My son Liam at that time was 28 years old. He had fallen in love with an American woman, Peggy Grimes, a graduate of Yale University, whom he had met some years previously and they were to be married on the 19th August of that year.

Meanwhile, Liam’s future wife had read in the American papers of the ban imposed on Republican funerals entering Church grounds. Peggy wasted no time in writing Bishop Daly of her dismay and objections to his ban and informing him that she and Liam were to be married in St Eugene’s Cathedral on the 19th August, and enquired if he, the Bishop, would also be banning the weddings of Republicans.

I knew nothing of this until some time later when the priest, Fr Michael Doherty, who was to officiate at the wedding, arrived at my door to inform me that Bishop Edward Daly had instructed him not to officiate at the wedding. This was upsetting for the family but Liam and I decided that we would ask Fr. Des Wilson, a friend from Belfast if he would conduct the ceremony. I rang Fr. Des who told me he would be on holiday on that date and suggested I asked Fr. Joe Mc Veigh, another friend who at that time was a curate in Irvinestown.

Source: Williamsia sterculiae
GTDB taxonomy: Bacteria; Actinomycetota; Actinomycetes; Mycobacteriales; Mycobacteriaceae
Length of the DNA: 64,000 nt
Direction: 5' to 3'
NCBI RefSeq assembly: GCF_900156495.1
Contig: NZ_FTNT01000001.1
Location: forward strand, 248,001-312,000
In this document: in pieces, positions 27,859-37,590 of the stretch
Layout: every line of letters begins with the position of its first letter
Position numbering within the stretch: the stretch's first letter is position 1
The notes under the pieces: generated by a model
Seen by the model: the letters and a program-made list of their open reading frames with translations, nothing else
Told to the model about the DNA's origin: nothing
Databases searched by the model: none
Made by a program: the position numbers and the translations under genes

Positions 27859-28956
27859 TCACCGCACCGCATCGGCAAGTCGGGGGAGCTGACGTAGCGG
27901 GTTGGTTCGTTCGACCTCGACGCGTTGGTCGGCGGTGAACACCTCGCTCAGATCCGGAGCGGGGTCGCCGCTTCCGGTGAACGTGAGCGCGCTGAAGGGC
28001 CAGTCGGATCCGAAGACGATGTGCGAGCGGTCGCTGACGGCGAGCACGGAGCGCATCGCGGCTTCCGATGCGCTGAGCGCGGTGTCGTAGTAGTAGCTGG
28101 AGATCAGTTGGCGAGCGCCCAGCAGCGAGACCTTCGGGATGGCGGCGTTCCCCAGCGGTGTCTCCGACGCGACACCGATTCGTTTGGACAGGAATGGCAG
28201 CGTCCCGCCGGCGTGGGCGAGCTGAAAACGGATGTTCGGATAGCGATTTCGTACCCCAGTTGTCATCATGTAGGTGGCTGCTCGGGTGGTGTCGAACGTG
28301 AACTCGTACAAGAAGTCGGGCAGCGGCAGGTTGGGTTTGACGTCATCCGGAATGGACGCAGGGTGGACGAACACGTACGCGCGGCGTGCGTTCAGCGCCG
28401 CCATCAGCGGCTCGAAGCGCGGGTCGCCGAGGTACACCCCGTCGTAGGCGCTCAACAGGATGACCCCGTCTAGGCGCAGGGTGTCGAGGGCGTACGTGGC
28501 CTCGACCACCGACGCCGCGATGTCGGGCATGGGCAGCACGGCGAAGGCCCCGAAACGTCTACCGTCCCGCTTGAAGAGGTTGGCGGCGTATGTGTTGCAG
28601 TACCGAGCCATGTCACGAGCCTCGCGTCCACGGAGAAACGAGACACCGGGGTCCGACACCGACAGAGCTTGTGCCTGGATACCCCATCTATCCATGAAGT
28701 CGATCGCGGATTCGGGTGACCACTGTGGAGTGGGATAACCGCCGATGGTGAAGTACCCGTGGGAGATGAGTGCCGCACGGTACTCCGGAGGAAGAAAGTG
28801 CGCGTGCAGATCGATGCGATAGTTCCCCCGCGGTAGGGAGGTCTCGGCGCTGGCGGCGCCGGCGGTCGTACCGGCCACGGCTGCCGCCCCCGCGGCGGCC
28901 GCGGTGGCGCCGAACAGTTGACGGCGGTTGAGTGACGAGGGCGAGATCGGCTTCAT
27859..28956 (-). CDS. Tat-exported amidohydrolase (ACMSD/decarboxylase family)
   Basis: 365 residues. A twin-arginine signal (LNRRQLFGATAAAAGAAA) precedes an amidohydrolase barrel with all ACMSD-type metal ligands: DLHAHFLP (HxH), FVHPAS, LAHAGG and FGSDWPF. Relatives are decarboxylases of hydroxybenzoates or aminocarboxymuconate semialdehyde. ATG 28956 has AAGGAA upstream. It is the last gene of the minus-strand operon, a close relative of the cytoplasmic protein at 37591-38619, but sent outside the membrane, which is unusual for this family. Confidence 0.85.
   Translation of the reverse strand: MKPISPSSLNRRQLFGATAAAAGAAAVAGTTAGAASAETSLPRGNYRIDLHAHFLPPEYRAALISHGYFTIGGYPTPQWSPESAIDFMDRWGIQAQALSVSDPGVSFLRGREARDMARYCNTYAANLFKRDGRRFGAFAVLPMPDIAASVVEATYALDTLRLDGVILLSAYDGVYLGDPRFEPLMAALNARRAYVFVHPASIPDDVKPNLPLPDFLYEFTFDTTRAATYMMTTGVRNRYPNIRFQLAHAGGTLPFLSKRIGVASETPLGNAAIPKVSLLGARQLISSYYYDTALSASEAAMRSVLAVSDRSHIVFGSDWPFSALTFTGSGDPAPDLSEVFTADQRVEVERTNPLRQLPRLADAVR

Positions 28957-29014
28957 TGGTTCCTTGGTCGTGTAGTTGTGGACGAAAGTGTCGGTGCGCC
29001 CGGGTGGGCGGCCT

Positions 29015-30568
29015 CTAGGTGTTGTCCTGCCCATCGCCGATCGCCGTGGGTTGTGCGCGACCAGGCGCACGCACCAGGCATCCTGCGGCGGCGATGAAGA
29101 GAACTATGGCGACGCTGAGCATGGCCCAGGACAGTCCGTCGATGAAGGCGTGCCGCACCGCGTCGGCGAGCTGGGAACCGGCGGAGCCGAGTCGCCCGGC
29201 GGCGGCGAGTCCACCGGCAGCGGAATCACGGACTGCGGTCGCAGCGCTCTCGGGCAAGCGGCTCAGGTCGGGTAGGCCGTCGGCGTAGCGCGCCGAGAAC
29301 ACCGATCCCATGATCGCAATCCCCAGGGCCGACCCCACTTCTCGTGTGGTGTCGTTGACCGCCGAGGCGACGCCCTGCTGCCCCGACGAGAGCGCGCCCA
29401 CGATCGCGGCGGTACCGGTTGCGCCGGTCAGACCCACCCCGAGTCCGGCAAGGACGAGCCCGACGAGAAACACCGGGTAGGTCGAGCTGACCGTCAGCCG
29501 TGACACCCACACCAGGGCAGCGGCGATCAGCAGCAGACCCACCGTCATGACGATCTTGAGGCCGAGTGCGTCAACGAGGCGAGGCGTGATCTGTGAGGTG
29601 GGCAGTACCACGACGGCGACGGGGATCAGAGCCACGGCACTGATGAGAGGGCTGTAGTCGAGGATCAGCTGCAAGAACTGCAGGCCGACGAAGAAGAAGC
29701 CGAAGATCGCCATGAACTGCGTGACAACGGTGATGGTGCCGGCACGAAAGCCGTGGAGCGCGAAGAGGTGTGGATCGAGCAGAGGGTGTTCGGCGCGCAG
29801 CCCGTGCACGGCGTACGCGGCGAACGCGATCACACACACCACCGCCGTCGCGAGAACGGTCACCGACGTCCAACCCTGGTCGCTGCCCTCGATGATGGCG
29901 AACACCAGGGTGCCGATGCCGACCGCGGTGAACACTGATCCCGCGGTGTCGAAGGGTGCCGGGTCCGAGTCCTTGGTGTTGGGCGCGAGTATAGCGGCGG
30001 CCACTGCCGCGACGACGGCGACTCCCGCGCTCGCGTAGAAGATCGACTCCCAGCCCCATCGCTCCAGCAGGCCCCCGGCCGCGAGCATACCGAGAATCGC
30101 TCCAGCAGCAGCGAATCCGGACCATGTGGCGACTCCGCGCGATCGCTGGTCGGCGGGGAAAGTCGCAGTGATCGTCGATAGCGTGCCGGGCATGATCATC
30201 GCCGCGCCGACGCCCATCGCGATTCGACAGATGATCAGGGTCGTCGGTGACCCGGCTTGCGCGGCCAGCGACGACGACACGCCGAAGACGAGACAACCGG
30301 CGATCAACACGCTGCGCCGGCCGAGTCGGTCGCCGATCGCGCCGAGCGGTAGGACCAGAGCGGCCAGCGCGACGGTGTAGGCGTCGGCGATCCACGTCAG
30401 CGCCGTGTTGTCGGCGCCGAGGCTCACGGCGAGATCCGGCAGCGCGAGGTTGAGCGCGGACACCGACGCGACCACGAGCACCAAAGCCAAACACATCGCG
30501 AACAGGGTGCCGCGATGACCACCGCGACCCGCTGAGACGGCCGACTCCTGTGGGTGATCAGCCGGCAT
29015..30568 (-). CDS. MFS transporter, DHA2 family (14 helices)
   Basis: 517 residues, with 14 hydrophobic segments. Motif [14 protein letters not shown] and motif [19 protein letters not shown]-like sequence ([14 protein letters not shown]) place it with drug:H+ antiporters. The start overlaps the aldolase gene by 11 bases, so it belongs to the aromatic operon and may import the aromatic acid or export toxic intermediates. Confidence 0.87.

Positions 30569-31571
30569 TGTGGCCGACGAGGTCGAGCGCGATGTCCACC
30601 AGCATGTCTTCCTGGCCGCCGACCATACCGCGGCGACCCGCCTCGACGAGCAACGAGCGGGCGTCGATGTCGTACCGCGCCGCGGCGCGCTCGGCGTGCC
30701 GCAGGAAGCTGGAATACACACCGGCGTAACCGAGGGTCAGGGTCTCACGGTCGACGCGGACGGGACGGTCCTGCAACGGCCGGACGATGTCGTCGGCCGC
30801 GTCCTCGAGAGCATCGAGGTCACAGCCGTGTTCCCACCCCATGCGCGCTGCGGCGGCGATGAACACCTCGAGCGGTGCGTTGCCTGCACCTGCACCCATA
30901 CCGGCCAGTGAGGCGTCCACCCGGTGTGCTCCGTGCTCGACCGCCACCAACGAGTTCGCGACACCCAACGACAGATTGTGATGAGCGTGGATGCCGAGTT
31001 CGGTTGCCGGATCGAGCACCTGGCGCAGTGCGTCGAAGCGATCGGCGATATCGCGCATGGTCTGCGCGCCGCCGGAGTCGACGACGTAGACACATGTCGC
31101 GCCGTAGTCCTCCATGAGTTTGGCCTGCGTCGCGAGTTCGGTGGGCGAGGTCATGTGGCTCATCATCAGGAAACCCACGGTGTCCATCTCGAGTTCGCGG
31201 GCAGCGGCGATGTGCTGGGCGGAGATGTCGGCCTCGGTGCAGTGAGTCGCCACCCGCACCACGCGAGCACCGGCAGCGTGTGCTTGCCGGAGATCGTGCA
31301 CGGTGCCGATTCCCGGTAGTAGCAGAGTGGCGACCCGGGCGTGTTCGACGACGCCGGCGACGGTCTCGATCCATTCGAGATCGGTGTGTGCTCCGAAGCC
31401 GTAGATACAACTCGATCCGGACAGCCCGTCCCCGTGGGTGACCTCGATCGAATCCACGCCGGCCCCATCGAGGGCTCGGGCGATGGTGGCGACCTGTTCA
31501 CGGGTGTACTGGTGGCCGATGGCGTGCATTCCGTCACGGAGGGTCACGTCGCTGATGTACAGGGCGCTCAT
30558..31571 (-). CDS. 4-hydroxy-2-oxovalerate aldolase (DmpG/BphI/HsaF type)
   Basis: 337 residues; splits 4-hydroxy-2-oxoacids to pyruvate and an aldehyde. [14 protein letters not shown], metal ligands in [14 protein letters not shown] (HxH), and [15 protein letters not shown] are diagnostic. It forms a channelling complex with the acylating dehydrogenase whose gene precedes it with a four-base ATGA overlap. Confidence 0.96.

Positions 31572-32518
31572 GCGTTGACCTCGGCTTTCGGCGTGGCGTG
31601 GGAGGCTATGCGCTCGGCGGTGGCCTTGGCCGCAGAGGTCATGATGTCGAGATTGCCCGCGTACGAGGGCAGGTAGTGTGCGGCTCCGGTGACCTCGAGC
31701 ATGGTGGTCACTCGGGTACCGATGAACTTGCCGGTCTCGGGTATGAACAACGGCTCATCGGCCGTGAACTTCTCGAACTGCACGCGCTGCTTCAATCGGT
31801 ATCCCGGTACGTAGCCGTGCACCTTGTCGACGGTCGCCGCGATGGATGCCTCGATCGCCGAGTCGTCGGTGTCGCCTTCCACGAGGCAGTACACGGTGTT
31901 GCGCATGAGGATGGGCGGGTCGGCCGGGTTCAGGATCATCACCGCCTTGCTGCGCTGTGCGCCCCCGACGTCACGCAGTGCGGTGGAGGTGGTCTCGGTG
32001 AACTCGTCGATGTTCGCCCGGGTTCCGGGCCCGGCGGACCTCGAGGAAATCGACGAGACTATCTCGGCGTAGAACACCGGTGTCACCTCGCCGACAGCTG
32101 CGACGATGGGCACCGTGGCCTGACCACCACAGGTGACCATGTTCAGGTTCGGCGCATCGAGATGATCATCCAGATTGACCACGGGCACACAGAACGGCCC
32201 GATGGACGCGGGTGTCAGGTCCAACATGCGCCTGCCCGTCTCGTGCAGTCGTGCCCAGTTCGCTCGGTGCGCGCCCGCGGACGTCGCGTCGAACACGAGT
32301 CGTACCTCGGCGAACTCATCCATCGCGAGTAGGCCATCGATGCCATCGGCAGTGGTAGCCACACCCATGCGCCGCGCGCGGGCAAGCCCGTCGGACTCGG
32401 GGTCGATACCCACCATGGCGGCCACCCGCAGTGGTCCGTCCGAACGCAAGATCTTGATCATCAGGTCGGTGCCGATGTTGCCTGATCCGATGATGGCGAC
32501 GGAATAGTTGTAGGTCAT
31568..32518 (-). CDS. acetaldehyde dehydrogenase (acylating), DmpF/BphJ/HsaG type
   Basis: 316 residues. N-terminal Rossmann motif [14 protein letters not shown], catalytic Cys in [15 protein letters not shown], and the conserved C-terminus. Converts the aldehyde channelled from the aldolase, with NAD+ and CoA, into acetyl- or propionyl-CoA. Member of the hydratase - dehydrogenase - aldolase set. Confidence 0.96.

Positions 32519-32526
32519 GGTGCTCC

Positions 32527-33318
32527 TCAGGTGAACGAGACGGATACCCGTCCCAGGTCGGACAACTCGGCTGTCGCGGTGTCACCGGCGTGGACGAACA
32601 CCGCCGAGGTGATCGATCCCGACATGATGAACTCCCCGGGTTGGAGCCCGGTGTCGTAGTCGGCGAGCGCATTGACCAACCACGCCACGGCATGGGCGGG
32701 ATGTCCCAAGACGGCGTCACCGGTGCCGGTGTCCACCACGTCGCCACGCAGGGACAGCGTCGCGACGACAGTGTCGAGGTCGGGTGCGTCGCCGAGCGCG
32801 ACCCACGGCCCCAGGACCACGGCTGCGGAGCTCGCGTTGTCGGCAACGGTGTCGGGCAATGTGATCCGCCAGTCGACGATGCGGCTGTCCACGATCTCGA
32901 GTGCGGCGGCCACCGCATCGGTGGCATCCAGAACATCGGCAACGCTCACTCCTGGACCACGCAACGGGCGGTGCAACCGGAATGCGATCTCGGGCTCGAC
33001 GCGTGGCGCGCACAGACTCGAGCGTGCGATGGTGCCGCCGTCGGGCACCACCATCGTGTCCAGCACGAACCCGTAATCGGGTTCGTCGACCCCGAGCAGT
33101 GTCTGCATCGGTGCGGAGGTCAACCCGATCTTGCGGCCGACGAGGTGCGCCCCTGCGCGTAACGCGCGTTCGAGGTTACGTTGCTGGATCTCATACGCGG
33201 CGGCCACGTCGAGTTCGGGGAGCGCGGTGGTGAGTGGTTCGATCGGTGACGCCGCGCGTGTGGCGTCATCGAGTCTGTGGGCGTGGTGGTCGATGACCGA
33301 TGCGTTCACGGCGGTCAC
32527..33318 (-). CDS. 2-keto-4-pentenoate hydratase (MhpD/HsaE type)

Fr. Joe readily agreed. I am not sure who made the decision on whether to have the wedding in our home rather than in the Church but Fr. Michael Doherty was informed. Some weeks later he came back to our home to say that he would after all officiate at Liam and Peggy’s marriage in the Cathedral.

I don’t know what transpired between Fr Doherty and Bishop Daly. I know that Bishop Daly and I had not been on good terms since I stood, clad only in a blanket outside the door of the Cathedral in 1976, to protest the treatment of Republican prisoners in the H Blocks of Long Kesh. The Nelis name was probably persona non grata with the Bishop.